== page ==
Brnik – The Paralympic Games in Tokyo, which ended on Sunday night with a ceremony at the Olympic Stadium, were generally a success for the Slovenian Paralympic team. Shooter Franček Gorazd Tiršek won a silver and a bronze medal, while the younger members of the team gained valuable experience.
The Slovenian Paralympic team did not go to Japan with high expectations, aware that almost half of the team consisted of young and inexperienced athletes.
For them, this year’s Tokyo Paralympic Games were mainly about gaining experience. The next games will take place in three years’ time due to the postponement of both the Olympic and Paralympic Games in 2020 and they will be able to take on leading roles in the team.
In terms of results, Slovenia’s best performer in Tokyo was shooter Franček Gorazd Tiršek with a second, third and 24th place. Meanwhile, the other member of the shooting team, France Pinter, came in tenth and 42nd.
The other members of the Slovenian team were cyclist Anej Doplihar (9th and 13th), athlete Henrik Plank (7th), swimmer Tim Žnidaršič Svenšek (two times 16th), archer Dejan Fabčič, who reached the elimination round, and table-tennis player Luka Trtnik, who was eliminated in the group preliminaries.
“It is always a wonderful feeling when we return from competitions, especially coming back home from the biggest competition in the world with a medal,” said Tiršek upon his arrival in Slovenia.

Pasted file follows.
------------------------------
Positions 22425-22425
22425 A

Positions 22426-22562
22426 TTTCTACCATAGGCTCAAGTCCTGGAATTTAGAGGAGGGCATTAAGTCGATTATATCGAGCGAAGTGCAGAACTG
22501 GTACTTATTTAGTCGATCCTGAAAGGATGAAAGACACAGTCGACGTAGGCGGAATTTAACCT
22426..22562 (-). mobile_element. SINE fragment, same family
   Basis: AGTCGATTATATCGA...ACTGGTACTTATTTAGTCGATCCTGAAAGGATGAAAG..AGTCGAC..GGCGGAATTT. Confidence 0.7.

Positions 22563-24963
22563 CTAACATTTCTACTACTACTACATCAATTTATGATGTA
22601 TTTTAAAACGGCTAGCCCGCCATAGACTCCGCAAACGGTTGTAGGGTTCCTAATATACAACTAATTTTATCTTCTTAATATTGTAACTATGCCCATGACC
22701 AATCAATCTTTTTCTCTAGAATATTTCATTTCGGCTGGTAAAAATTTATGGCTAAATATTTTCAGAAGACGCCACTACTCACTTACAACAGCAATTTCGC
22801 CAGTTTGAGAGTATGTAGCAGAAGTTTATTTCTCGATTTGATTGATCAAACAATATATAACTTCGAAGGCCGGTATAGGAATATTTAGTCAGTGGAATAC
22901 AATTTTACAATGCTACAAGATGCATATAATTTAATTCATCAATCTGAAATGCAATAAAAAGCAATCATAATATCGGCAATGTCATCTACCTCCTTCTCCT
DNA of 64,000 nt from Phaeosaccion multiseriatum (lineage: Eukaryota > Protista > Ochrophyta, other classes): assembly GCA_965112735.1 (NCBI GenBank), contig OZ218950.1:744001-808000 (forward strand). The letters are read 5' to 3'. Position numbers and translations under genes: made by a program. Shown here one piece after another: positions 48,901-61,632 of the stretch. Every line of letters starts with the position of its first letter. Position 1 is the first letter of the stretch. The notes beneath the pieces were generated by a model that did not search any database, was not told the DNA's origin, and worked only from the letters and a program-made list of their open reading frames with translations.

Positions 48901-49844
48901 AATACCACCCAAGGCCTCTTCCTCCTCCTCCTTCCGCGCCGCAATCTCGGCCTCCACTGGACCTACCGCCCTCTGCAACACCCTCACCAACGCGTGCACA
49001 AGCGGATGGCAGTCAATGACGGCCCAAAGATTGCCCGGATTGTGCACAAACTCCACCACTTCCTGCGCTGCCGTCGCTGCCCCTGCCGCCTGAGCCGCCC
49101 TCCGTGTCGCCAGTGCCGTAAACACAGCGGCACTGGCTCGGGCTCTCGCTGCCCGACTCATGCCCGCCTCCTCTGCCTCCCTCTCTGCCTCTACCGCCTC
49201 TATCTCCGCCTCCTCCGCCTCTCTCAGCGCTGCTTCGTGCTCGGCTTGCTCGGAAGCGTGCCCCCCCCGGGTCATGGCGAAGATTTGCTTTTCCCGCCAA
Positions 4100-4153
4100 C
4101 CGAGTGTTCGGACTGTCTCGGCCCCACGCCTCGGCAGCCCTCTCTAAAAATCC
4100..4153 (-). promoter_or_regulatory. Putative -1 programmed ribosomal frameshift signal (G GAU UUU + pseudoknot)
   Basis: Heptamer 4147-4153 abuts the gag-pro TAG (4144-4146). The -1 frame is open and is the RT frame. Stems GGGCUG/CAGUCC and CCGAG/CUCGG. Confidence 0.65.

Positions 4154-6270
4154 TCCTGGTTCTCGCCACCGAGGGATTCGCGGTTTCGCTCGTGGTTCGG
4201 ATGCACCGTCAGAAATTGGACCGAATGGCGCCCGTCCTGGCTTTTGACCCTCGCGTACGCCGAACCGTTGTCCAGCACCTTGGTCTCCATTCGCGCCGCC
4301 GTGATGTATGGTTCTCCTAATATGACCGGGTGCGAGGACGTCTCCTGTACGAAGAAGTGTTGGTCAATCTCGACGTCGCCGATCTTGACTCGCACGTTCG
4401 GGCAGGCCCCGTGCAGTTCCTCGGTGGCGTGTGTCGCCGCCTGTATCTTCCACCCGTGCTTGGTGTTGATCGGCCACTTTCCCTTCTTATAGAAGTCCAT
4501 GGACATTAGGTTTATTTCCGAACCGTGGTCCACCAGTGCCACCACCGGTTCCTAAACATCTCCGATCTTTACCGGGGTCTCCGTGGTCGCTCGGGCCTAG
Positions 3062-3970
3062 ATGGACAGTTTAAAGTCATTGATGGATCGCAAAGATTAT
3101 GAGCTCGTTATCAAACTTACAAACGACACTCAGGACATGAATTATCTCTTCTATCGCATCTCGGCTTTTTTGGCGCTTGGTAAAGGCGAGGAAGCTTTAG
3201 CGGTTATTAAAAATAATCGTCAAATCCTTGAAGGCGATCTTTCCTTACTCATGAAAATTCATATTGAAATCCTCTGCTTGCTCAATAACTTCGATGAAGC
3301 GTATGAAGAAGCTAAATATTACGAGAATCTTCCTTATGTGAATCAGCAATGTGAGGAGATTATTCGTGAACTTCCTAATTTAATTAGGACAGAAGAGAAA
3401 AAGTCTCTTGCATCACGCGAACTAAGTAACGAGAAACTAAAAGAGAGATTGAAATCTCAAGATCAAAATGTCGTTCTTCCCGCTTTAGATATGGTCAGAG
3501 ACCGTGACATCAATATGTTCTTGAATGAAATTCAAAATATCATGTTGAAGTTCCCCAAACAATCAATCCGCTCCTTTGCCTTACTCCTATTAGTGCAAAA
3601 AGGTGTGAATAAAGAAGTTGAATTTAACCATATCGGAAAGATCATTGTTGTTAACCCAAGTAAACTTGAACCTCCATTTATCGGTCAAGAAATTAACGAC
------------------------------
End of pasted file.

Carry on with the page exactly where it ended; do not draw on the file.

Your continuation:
Qualifying for the Paralympic Games is often considered to be a very good achievement in itself, as the number of athletes is smaller than in the Olympics, the national quotas are limited and the standards for Paralympic qualification are very demanding.
“I would rate the organisation with 10 out of 10, as the Japanese have taken very good care of security. It was amazing to compete at these Games, I have got more motivation for the future and have already set my goals higher for Paris,” Žnidaršič Svenšek said about his first Paralympic experience.
Slovenia’s team leader Boro Štrumbelj also stressed that the incentive aspect of the Games is as important as the competitive aspect. A major event like the Paralympic Games can be an incentive for all people with disabilities who are still hesitant to engage in sports.
The Slovenian Sports Federation for the Disabled wants to use the impact of the Games to attract as many young people as possible to engage in sports and perhaps experience the competitive side of the Paralympic Games themselves.
The president of the Federation, Damijan Lazar, said that they were very pleased: “The experienced competitors achieved solid results, while the younger athletes made their debuts and foreshadowed their development and future with good performances.”
The Slovenian Sports Federation for the Disabled will host a reception for all Paralympians on Wednesday in Ljubljana. They will summarise their impressions of the just concluded Summer Paralympics and also announce the Winter Games, which will take place next year in Beijing.